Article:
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Concerns Over COVID-19, Yellow Fever Spike As Yuletide Beckons
Date Posted: 28/Nov/2020
As the yuletide season beckons amid COVID-19 pandemic and reported outbreak of Yellow Fever in some parts of the country, the Nigeria Centre for Disease Control (NCDC) has advised Nigerians to limit travels during the period. The agency noted that though this may be uncomfortable, it is critical to reducing spread of the diseases.
 
According the NCDC Director General and Chief Executive Officer Dr. Chikwe Ihekweazu: “The virus is still with us and we must take responsibility to avoid large gatherings, wash our hands regularly, maintain physical distancing of at least two metres when in public and importantly and wear a mask.”
 
As for Yellow Fever, he said it is extremely important that Nigerians ensure their children receive the vaccine, which provides safety against the disease for life, adding: “If you are unsure of your vaccination status, please visit a health facility and request for the vaccine. The virus is spread by mosquito bites, so, it is important to protect yourself from mosquito bites.
Yellow Fever
“Please, protect yourself and your families by keeping your environment clean, covering your food to prevent contact with rodents, washing your hands regularly and adhering to public health guidance. If you feel ill, please avoid self-medication and visit a health facility.”
 
There have been growing concerns on possible upsurge in COVID-19 cases and deaths, as well as outbreaks of deadly, but vaccine preventable diseases as the country enters the dry and festive season.
 
The recent outbreak of Yellow Fever, cholera, measles and meningitis in some states has been blamed on delay in prevention plans, especially vaccination campaigns due to COVID-19 pandemic, with critics saying many children missed out on routine vaccination this year, making future disease outbreaks inevitable.
 
Asked what safety measures the Federal Government has put or is putting in place this festive season to curb the spread of these diseases, Ihekweazu told The Guardian: “For COVID-19, we do not have a vaccine to prevent the disease and must adhere to preventive measures. This is even more important during this time of the year where the norm is to gather with family and friends to celebrate the festive season. For yellow fever, there is a vaccine to prevent against the disease, which is part of the routine immunisation schedule in Nigeria.”
 
As people travel to the interior, Ihekweazu said the responsibility to protect themselves and our country lies with us all and not just the government, adding: “We strongly advise that people limit travelling during this period, particularly as there is a risk of putting elderly family members, who are more susceptible to COVID-19, at risk.”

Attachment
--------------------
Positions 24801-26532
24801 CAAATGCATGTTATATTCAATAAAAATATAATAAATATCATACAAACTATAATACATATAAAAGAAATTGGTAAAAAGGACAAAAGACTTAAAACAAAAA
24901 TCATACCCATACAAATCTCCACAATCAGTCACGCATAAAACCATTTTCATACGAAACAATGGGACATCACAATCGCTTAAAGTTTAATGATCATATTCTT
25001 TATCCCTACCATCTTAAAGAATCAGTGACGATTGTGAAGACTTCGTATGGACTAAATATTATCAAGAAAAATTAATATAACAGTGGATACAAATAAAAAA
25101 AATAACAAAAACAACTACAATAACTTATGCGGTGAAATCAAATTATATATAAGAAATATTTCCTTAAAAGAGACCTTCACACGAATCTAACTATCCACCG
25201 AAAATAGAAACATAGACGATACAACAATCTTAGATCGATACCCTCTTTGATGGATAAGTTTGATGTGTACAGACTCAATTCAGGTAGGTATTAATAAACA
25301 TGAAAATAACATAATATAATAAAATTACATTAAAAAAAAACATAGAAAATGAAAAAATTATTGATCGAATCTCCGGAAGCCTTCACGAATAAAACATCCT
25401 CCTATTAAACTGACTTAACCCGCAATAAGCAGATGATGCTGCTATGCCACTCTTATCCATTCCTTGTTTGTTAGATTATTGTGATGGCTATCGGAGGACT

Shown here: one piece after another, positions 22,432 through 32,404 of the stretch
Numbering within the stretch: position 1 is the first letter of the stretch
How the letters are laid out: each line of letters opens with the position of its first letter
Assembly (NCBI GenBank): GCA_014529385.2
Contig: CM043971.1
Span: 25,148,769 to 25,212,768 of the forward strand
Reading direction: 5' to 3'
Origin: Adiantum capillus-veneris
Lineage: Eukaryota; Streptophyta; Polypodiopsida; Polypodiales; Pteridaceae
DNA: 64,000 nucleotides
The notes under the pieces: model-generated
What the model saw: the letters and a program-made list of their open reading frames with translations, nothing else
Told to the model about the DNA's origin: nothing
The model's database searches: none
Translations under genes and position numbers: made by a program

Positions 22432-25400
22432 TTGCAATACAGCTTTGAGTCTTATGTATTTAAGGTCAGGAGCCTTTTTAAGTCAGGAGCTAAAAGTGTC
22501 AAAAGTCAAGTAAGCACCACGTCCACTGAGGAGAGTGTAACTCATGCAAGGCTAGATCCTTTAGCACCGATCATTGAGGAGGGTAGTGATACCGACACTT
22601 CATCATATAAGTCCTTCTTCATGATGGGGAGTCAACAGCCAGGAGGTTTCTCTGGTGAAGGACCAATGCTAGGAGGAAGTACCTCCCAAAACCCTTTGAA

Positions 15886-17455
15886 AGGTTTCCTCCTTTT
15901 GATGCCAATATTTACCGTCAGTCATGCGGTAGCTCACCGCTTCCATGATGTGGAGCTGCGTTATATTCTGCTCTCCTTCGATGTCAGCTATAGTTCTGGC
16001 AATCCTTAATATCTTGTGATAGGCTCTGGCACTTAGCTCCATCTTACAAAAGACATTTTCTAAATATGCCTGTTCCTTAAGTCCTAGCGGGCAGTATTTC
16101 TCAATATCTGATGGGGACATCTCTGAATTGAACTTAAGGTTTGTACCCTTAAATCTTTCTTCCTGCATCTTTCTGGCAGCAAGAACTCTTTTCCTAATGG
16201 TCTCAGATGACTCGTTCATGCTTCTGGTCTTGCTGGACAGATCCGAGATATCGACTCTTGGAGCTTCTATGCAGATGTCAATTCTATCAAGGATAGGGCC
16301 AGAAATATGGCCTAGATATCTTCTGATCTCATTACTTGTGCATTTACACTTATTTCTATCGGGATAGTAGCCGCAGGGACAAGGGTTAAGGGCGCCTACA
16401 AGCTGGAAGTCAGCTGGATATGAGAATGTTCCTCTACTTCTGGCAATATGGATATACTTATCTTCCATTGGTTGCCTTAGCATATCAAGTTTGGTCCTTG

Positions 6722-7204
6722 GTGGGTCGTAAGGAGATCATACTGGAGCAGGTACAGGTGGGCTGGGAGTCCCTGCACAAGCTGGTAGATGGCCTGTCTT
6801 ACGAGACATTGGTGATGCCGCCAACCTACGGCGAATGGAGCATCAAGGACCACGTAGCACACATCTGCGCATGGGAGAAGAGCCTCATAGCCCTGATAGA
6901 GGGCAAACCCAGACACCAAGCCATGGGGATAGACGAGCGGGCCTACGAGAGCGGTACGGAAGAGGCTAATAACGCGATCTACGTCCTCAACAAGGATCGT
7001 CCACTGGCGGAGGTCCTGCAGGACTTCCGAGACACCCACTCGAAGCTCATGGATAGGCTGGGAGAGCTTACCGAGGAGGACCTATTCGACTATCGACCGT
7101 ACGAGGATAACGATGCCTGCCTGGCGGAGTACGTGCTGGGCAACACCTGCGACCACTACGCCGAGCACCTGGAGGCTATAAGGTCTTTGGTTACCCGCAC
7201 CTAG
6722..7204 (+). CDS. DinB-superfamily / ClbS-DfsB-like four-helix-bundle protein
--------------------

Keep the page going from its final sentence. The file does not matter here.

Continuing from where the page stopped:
He assured that NCDC’s COVID-19 Emergency Operations Centre (EOC), laboratories and state public health teams would continue to work through Christmas and New Year to ensure that the pandemic response continues.
 
In a situation where Nigerians, even in the urban centres, have abandoned the safety protocols, with over 95 per cent of them still unaware of their COVID-19 status, Ihekweazu explained: “So far, we have tested about 750,000 samples since the beginning of the pandemic in Nigeria. We have not reached our target-testing rate yet, but have expanded testing capacity to all states in Nigeria.
 
“We have significantly scaled-up our national testing capacity and expanded the number of laboratories for COVID-19 testing from four at the beginning of the year to 69, with at least one laboratory in every state of the federation. This means that public health testing is easily accessible to the public and at no cost.
 
“We continue to intensify risk communication activities to sensitise Nigerians and encourage testing.”
 
The NCDC boss advised Nigerians to continue to take precautions by limiting visits and travel, while adhering to public health and safety measures, noting: “All returning travellers, excluding children under 10, are required to carry out a COVID-19 Polymerase Chain Reaction (PCR) test within five days before travel, and test negative for this. Travelers are also required to take a post-arrival test seven days after arrival, given the risk of infection while traveling. Through this screening process, we have reduced the risk of COVID-19 cases reported from return travellers.
 
“We must continue to work together to protect our country and I urge all travellers to continue to adhere strictly to these requirements.”
 
Ihekweazu assured that government would continue to provide public health advice based on the evolving situation and with several other considerations.
 
Source: Guardian

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